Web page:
A Beginner's Mini Guide to Purchasing Antiques

Feb - 07

A Beginner's Mini Guide to Purchasing Antiques

The world of antiques has so much to offer, and it’s more available than you may think. If you’ve been contemplating adding a classic piece or two to your home but aren’t sure where to begin, this miniature guide covers the fundamentals, from what makes a classic an antique to the way to spot a great piece, the importance of provenance and much more.

Whether you’re interested in buying antiques or are a seasoned classic enthusiast, then jump in and join the conversation!

Bosworth Hoedemaker

Why buy antiques? Even one or two antiques can infuse a home with heat and personal style. Here are a couple more reasons to welcome antiques in your home:
Unlike many new furniture, which decreases in value with time, your classic purchases will maintain their value — and even increase in value over the years.Antique furniture was built to last; expect to find better materials and higher-quality construction than in fresh mass-produced furniture.Antiques have character, patina and a sense of history.

Erica George Dines Photography

What is a classic? A product must be at least 100 years old to be officially called a classic. Vintage products are younger than this, normally at least 20 years old. Collectibles can be some favorite thing, whatever the era — some collectibles may be vintage and others classic.

ASID, Laurie S Woods

The best way to educate yourself about antiques. If you have an interest in antiques, you may want to get used to the styles of different time periods and areas from reading a fantastic book on the topic or perhaps registering for a course by means of a community centre or a continuing education program at a nearby college.

Another great way to acquire hands-on knowledge is to simply visit good antiques stores, auctions, and wineries. If you’re open about the fact that you’re there to learn more about antiques but aren’t ready to buy yet, many traders will be delighted to talk about their knowledge. Just be courteous and decide to ask your questions through a slow time at the shop, not when it’s swamped with visitors.

Economy Interiors

Where to shop for antiques. Hunting for antiques person will give you the maximum information — especially important when you’re just starting out. Look through antiques shops and “barns” (where multiple vendors sell together), fairs, flea markets, auctions and estate sales. You might even have fortune in the garage sales or on Craigslist — once you have your eyes open for antiques, you’ll be amazed at the sources you’ll find.

Kate Jackson Design

Things to know if you shop online. Many internet stores offer the convenience of antiquing from the comfort of your favourite chair — 1stdibs and eBay are two of the most popular. If you want to attempt antiquing online, here are a couple of things to remember:
Large furniture comes with hefty shipping fees, so it’s probably sensible to order little pieces online.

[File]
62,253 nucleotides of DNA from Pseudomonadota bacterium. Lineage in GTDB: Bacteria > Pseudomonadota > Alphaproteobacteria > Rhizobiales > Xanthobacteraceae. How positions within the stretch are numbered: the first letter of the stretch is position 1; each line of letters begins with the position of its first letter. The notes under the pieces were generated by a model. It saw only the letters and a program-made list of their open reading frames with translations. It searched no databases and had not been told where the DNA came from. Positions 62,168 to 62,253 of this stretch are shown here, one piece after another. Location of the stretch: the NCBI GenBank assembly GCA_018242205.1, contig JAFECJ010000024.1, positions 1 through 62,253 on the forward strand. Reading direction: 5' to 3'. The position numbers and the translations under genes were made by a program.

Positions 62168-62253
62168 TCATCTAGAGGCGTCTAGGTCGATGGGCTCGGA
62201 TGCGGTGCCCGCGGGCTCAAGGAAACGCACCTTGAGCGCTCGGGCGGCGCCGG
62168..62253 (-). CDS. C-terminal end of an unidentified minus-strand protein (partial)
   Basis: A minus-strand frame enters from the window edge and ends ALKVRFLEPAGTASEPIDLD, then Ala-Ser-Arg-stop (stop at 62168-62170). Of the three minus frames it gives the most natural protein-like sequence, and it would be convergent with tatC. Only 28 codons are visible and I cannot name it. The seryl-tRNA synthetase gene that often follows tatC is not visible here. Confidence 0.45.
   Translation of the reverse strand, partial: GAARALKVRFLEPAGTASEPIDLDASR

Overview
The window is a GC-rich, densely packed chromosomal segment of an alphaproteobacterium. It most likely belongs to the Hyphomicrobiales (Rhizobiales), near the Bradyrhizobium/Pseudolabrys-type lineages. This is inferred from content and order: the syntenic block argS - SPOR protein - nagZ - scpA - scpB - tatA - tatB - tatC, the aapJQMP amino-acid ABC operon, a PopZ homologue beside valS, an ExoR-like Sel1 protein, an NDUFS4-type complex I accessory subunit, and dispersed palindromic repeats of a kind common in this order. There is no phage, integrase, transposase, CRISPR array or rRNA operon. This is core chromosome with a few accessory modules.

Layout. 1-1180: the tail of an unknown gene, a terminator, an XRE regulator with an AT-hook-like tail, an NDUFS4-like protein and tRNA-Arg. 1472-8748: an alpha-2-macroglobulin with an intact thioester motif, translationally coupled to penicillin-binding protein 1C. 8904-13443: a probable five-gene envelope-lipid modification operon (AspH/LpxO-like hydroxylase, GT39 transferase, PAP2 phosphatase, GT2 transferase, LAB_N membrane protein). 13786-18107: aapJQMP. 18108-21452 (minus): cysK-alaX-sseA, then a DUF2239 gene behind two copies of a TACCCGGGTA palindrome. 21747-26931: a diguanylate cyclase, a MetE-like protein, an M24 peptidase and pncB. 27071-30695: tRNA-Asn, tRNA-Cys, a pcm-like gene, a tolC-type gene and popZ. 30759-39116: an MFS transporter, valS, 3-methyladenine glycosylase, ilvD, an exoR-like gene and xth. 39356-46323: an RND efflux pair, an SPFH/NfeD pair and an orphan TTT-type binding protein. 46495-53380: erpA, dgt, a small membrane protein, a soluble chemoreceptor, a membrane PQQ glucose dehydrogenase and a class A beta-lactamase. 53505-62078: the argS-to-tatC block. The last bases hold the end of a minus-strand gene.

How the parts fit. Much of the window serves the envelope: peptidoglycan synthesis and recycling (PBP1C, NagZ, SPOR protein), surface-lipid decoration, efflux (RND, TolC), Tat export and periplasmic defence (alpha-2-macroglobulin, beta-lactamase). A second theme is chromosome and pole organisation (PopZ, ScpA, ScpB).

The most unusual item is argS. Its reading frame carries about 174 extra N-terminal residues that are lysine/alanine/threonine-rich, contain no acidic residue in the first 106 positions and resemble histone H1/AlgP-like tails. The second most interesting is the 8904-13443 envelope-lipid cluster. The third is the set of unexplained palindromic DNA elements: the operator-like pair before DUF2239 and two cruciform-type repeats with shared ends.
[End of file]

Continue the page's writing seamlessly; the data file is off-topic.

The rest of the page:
If you do want to supply a bigger piece online, try using the “shop by place” attribute available on many of websites, including eBay, 1stdibs and Etsy. Don’t be reluctant to ask for additional information and photographs from different angles, exact measurements etc.Always ask about the seller’s return policy.

Liz Williams Interiors

How to catch a glimpse of a great piece. First, follow your heart. This is something you’ll be living together and using everyday, not putting on display in a museum, so think of your own needs and style preferences first — and also consider any investment value a bonus.

Then take a closer look at the piece: Is it well constructed? Does this seem like it has been well cared for? Notice any rickety legs, broken pieces, cracks, stains etc.. Also be sure to ask the vendor about the background of the piece.

Studio William Hefner

What about provenance? Provenance is proof of where a specific piece came out. Proof could incorporate purchase receipts, files from auction houses, professional evaluations, photos and historic records.

Generally, provenance is supplied just for higher-value or rare antiques. With this documentation is important if you ever plan to resell the item and can also be helpful for insuring it.

Jessica Helgerson Interior Design

Consider before committing to revamp a worn piece. It is possible and can be wonderful to refresh a classic; simply be aware that reupholstering could be quite expensive. Additionally, really high quality antiques may lose value if you replace the original finishes or fabrics — even if they’re in bad form.

That said, if your budget allows and the piece warrants it, re-covering a classic chair or couch with a beautiful new fabric can be a very rewarding project.

ASID, Laurie S Woods

Inform us Should you buy antiques, where are your favorite antiquing haunts? What is your most astonishing? Share your stories!

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